keeping source trees

Nelson Arzola narzola at
Tue Jun 6 12:17:29 PDT 2000

Mark Stone writes:

> I'm wondering how important it is to keep around the source trees for the
> various packages I've installed. The kernel source tree makes sense, since
> there are obviously other programs that make use of some of these header
> files. I also found while installing openssh that it looked for a header
> file from another package (I forget which one, off hand). But generally
> speaking, can these be deleted, or will they be needed?
> This is not an immediately pressing issue: I'm only using 784M on a 4 Gig
> hard drive at present. But once I get around to installing X, and other
> "hogs", disk space will become more of an issue.

I personally save all of the source archives that I use.  I also keep track
of exactly where I got the file.  It has happened too many times where I
wanted to recompile something (perhaps to change a setting) and found that I
could not download the same version I started with (try getting hold of Perl
4.036....).  Then I had to download the new version, figure out the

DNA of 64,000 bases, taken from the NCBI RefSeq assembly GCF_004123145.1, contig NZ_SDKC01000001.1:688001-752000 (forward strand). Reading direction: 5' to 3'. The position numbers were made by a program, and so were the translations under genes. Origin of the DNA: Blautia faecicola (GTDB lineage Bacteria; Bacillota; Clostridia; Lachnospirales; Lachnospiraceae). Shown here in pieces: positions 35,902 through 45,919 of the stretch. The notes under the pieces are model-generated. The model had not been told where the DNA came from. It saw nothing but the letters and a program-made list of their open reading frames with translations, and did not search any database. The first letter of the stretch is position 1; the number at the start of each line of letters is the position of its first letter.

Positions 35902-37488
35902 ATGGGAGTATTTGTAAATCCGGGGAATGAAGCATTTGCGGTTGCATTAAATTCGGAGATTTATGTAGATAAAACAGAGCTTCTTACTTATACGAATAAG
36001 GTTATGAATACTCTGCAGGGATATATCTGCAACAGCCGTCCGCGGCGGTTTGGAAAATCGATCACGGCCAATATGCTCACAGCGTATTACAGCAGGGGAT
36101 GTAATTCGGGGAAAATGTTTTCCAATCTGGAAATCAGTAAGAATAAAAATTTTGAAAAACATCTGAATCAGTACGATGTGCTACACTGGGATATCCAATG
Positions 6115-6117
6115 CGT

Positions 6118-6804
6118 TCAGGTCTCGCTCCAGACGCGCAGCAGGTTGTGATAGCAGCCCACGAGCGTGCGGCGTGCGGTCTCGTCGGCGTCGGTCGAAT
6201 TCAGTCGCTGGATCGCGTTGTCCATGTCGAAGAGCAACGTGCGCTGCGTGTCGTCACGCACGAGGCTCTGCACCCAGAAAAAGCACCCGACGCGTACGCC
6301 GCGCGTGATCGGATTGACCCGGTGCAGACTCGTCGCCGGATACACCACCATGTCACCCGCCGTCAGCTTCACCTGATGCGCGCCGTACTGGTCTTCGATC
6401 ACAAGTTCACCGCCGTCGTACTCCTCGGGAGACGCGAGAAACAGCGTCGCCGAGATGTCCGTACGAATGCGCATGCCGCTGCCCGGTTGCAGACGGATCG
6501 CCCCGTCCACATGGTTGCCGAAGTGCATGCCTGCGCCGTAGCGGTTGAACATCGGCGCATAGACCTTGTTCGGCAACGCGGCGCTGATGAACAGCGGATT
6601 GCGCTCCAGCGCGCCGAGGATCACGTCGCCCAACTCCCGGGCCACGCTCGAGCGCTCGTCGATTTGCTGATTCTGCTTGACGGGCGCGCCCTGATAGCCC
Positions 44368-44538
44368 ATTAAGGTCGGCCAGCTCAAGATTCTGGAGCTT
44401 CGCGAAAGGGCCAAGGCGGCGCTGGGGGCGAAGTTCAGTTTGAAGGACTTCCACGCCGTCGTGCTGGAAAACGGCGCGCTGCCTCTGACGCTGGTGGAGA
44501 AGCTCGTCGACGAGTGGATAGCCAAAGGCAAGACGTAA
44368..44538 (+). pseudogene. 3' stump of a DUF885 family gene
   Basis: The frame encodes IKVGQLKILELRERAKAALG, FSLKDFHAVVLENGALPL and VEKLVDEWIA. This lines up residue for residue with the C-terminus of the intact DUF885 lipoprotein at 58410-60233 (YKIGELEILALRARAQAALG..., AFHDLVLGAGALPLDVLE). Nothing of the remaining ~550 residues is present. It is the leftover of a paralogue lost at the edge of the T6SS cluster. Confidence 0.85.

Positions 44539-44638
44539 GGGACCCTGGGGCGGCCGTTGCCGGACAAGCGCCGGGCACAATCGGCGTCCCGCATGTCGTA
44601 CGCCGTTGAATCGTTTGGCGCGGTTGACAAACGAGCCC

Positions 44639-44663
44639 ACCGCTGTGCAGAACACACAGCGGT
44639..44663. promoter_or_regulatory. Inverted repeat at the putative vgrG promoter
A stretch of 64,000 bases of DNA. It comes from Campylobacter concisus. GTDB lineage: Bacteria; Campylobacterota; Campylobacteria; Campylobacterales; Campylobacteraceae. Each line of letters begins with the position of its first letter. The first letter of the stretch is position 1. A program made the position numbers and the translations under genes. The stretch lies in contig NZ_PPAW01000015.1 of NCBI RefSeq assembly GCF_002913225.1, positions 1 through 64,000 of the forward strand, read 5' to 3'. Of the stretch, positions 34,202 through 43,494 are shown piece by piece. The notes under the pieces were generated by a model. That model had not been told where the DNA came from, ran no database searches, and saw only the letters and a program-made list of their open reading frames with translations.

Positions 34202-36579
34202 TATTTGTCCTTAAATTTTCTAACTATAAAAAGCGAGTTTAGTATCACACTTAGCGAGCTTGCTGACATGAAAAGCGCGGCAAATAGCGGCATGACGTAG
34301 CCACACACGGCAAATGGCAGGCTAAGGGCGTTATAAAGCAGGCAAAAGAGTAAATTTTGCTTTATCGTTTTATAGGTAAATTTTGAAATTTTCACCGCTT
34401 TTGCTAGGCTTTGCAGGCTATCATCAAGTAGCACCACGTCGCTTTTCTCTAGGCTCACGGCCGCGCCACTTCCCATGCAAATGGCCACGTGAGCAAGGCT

upgrade/migration path, and hope like hell that the features I needed were
not broken between the old and new versions.

One trick that I use, especially for software that uses the autoconf
(./configure) scripts is to save the compressed tar archive (I personnally
convert from gzip to bzip2) and the "" file.  I have not done it in
a while, but there is a way to use the "" and the compressed
archive to restore the configuration you had previously.  This allows you to
keep the source without wasting tons of disk space.  I found that the bzip2
compressed source files for LFS 2.3.3 take up about 50MB compressed with
bzip2 (this is for the basic system install -- no networking or X-windows).
They take up about 300 MB uncompressed with object (.o) files.

I am not sure what everyone else thinks, but this sounds like a good tip to
put in the LFS documents.  Just a little section that describes how to use
the "" file to restore your configuration and perhaps a one or two
liner to convert a directory of files from gzip to bzip2.

Nelson Arzola

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